Visualization and Landscape Patterns Certificate
Landscape architects and landscape designers are often required to analyze and produce engaging graphics to express their vision to clients, users, and the public in general. The Visualization and Landscape Patterns Certificate is aimed at developing the student's capabilities to create compelling landscape representations in accurate 2D and 3D formats. Advanced graphic visualization and modeling techniques are complemented with historical, botanical and ecological concepts that will enable the student to fully depict and convey the complex design character of contemporary landscapes.
The Visualization and Landscape Patterns Certificate offers on campus courses and is open to anyone with an interest in landscapes. Students can choose from a mix of onsite and online classes to complete the certificate.
Requirements and Courses
The Visualization and Landscape Patterns Certificate requires the completion of 9 credits chosen from the courses listed below. Students take the same courses as those in the Landscape Architecture degree programs.
Courses are offered in the fall and spring semesters. See what Continuing Education Courses are coming up soon.
Courses | 9 Credits:
This course will help students-individual users to earn fundamental design skills to create a set of drawings for any master plan from schematic design to design development, including 2D CAD drawing, illustration, and image post production. The course will outline the thinking process and typical workflows by using case studies and inviting guest speakers. The course encourages innovative design thinking and unique graphic representation.
This second-level CAD course is for individuals already having a basic knowledge of AutoCAD who desire to explore and extend their expertise focusing on site design graphics. Students will learn about incorporating files from other design consultants and illustrative techniques available in AutoCAD to highlight pertinent information for site plans, sections, and elevations. Additional techniques will be covered in Adobe Photoshop and Illustrator in order to create content for AutoCAD.
This lecture/seminar course explores the recent and contemporary debates in landscape architecture and urban design and concentrates on the discourses of urban planning since the late nineteenth century and how contemporary urban debates led to current trends in practice. In this course, we will discuss theories, histories and practices that have shaped our understanding of urban design. We will survey the ideas of influential people who have addressed urban problems and changed the shapes of human settlements, suburbs, cities and regions through urban design and development. We will analyze the values implicit in each of their proposals, stressing the fact that urban design is not only a physical design process but a balancing of political, economic, cultural and physical factors that impact a place and its inhabitants. The course will also provide information about why urban design is a collaborative work and what range of professions are involved. In this framework, the relationship between urban design, landscape design, architecture and planning will be discussed and the contemporary debates about the significance of these relationships will be studied further.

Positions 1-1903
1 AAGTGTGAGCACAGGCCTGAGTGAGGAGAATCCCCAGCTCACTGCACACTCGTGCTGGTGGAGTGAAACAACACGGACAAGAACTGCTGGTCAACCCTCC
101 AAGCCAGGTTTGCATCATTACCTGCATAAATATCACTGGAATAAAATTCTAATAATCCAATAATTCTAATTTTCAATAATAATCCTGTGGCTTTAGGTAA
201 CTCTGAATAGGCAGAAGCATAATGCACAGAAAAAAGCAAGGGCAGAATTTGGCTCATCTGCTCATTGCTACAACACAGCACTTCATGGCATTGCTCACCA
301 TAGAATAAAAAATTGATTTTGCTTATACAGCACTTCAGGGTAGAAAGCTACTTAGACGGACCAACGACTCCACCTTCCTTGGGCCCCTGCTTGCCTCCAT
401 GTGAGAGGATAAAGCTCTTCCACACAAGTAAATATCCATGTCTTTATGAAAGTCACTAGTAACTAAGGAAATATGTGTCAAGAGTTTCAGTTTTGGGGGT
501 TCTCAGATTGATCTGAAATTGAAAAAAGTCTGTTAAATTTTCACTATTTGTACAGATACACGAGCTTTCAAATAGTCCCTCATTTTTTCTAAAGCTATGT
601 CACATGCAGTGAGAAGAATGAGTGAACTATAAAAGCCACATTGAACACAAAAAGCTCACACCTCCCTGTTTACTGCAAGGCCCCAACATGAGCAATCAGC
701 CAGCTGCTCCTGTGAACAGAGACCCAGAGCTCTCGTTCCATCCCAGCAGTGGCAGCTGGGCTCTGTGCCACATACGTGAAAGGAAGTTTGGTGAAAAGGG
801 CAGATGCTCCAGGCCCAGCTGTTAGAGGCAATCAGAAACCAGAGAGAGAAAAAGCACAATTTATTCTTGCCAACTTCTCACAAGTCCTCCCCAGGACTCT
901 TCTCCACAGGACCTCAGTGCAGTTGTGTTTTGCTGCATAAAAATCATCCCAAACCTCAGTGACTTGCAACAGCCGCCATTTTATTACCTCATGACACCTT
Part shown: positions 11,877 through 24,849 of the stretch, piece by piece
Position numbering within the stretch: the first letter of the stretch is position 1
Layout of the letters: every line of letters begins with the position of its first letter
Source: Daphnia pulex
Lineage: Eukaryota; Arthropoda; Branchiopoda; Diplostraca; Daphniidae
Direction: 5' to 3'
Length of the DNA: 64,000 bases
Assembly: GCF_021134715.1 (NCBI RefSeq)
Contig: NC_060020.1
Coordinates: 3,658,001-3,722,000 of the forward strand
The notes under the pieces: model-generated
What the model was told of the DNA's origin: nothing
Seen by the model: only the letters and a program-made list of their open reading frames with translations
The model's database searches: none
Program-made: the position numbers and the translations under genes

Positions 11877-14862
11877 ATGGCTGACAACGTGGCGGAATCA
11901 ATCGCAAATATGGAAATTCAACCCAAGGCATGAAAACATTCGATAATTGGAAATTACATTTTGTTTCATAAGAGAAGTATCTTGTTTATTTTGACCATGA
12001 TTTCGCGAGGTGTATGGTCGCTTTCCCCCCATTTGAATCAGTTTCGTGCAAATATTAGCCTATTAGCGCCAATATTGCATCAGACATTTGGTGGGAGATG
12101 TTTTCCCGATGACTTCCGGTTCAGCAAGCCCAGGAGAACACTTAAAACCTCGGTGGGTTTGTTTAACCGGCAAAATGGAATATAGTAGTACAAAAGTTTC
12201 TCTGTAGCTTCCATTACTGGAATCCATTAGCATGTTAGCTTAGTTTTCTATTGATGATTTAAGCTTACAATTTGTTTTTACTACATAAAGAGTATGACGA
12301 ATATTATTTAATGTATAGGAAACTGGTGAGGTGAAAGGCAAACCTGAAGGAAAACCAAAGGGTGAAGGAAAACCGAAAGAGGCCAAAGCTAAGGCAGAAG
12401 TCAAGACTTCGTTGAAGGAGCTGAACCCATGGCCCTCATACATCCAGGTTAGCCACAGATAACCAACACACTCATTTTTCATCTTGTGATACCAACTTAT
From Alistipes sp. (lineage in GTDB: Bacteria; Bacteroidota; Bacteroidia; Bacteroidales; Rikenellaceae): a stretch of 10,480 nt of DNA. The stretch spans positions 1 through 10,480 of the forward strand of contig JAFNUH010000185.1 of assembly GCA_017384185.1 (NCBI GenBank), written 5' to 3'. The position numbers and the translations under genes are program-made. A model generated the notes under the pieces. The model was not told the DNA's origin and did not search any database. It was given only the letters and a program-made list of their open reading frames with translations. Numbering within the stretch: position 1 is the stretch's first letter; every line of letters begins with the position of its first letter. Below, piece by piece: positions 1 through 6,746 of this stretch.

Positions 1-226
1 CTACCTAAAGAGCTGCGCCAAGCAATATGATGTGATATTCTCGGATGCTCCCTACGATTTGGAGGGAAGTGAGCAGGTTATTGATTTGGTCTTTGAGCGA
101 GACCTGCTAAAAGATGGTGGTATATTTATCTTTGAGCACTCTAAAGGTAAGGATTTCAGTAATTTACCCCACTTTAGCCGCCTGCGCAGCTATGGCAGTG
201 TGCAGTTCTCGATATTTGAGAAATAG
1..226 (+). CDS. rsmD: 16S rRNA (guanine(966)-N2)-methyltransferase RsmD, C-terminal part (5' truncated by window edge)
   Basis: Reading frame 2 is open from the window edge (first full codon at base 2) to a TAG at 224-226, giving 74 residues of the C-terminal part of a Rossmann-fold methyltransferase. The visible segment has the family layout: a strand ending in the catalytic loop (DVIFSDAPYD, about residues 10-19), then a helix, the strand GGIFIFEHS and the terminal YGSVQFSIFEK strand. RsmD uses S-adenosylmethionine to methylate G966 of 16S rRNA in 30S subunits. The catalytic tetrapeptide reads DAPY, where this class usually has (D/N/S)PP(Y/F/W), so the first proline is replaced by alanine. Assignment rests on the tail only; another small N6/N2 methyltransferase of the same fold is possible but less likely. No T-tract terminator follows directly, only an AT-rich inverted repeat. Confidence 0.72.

This course is an introduction to botany and the evolution of plant science. The course presents students with the various aspects of plant characteristics, from their aesthetic quality to their fuel value at both a micro and macro scale. The emphasis is on traditional and technical knowledge, and will directly complement the existing and vital relationships between plants, animals, and human beings. Field trip explorations will include studies and observations on plant physiology and form, plant ecology, plant communities, and biodiversity, as well as basic plant classification and identification. Understanding plant growth forms, reproduction and dispersal mechanisms will lead to appreciation of horticulture and design. The course will also explore the relationships between native vegetation, invasive plants and managed plantings. The use of basic computer skills is required; digital cameras are encouraged to facilitate documenting fieldwork and diagnostic plant features.
Through lecture, discussion and project exercises, this course will explore the relationships of ecological communities in diverse environments, the implications of landscape patterns, and how landscape scale affects ecosystem processes from rural to urban. Students will consider conservation and management issues at the landscape scale as part of a holistic approach to systems thinking. Key concepts of landscape and urban ecological systems will be examined through the application of concepts to students’ own scaled design proposals. Students will explore the opportunity for redefining our social relation to nature, and our role in doing so as designers, as a way to course correct climate change.
How to Enroll in a Certificate Program
To enroll in a BAC Certificate Program, submit the following application materials to the Registrar's office and then register for courses during an open registration period:
- Certificate Application Form (pdf)
- $50 non-refundable application fee
- Optional: Official undergraduate transcript*
*An undergraduate degree is recommended for the Sustainable Design Certificate, the Real Estate Development Certificate, and the Historic Preservation Certificate. Courses in these certificate programs are taught at the graduate level.
Certificate students must begin academic coursework in the program within two academic semesters of submitting the application materials.